- Luton and Dunstable Hospital adopted the da Vinci Xi surgical robot for bariatric surgeries, enhancing precision.
- Surgeons control the robotic system like pilots, utilizing a computer console for intricate procedures with enhanced precision.
- The £2 million robot aims to accelerate weight loss surgeries, potentially increasing daily procedures and reducing patient waiting times.
Luton and Dunstable Hospital's specialist weight loss clinic has welcomed the "da Vinci Xi," a surgical robot likened to "flying a plane" by the lead surgeon.
The £2 million robot, funded by charity donations, aims to accelerate bariatric surgeries, addressing the backlog exacerbated by the pandemic.
Enhanced Precision with Robotics
Controlled by a surgeon at a computer console, the da Vinci Xi provides a magnified high-definition view, enabling intricate procedures with unparalleled precision.
The four mechanical arms, each hosting a surgical instrument, mimic human hand movements, allowing 360-degree rotations for surgeries through minimal incisions.
Surgeons Navigate Like Pilots
Weight loss lead Doug Whitelaw compares the experience to "flying a plane" or "playing a video game." While adjusting to the absence of tactile sensation is initially "strange," the enhanced control and precision make it a transformative tool for surgeons.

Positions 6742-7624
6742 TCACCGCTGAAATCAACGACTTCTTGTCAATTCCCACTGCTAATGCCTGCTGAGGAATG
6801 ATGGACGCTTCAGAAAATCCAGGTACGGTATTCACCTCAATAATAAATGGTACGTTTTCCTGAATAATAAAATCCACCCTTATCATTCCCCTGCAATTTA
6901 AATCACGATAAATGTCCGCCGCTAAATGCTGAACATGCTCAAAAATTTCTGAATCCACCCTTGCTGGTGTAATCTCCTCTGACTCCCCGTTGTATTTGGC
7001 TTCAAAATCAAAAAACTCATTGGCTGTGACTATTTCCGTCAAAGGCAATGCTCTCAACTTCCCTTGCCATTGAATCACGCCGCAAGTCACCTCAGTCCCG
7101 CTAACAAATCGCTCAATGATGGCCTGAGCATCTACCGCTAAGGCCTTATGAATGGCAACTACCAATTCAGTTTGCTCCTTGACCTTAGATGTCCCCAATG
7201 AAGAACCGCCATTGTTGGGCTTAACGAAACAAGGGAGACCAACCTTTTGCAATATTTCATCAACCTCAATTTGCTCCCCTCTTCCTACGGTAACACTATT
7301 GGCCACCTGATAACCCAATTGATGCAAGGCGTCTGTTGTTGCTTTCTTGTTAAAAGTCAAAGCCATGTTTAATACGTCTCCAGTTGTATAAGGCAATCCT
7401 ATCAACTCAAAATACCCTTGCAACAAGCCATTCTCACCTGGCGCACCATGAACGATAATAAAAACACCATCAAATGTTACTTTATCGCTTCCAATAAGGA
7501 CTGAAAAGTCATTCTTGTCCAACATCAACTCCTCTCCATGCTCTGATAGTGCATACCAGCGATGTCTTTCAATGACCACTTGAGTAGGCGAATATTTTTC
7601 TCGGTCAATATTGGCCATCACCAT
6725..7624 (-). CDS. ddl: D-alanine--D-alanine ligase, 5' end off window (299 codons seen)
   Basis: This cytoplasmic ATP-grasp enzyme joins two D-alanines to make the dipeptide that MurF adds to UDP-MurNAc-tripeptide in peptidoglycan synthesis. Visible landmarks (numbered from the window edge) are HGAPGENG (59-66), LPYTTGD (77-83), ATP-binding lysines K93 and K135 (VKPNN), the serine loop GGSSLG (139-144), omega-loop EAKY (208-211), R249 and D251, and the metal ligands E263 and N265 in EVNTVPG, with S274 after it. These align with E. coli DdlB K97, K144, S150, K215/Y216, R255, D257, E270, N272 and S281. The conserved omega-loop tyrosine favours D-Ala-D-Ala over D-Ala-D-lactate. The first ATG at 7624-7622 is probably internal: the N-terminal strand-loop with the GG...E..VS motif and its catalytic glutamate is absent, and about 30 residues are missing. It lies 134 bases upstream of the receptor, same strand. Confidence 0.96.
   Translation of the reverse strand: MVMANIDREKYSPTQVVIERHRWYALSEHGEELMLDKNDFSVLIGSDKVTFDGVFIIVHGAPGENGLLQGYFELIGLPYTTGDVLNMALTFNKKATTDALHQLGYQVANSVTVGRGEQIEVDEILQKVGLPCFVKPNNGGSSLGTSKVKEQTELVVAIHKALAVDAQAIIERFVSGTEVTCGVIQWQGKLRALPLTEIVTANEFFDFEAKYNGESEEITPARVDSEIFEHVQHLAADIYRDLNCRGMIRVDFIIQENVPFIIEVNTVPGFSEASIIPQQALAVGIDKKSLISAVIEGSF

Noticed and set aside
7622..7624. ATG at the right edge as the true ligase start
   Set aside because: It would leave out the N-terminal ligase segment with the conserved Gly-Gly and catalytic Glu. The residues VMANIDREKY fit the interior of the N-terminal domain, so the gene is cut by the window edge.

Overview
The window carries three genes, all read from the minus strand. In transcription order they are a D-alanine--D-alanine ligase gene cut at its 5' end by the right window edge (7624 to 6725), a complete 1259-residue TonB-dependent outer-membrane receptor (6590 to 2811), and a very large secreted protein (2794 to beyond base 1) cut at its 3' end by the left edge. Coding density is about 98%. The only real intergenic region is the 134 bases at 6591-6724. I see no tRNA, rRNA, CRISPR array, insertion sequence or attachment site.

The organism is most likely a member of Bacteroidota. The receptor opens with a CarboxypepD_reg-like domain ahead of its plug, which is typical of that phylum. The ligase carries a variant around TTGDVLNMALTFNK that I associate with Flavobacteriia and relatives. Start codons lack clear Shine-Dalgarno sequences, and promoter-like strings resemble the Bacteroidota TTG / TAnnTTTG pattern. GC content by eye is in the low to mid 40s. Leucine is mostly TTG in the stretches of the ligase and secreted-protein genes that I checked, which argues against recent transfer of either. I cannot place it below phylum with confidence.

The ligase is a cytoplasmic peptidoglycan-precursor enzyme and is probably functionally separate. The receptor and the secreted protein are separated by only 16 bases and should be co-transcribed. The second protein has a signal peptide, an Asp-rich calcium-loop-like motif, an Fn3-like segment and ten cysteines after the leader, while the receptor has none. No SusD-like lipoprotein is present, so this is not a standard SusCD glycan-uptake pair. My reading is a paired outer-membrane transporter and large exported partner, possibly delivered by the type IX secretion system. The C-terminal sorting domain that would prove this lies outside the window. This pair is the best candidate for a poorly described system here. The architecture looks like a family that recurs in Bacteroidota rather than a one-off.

Addressing Surgery Backlog
With weight loss surgeries below pre-pandemic levels, the robotic assistant aims to increase procedures from three to four daily by mid-2023, potentially reducing waiting times for patients across the region and the country.
Patients Welcome the Future
Patients like Paul Dwyer, who underwent a gastric bypass with the robotic aid, express excitement. Incorporating artificial intelligence in future iterations holds promise for further improving surgical outcomes and the surgeon's capabilities.
The company behind the da Vinci Xi, Intuitive, plans to integrate artificial intelligence to refine the surgeon's senses. Continuous data collection from surgeries contributes to ongoing advancements in robotic-assisted surgery.
Edited by Shruti Thapa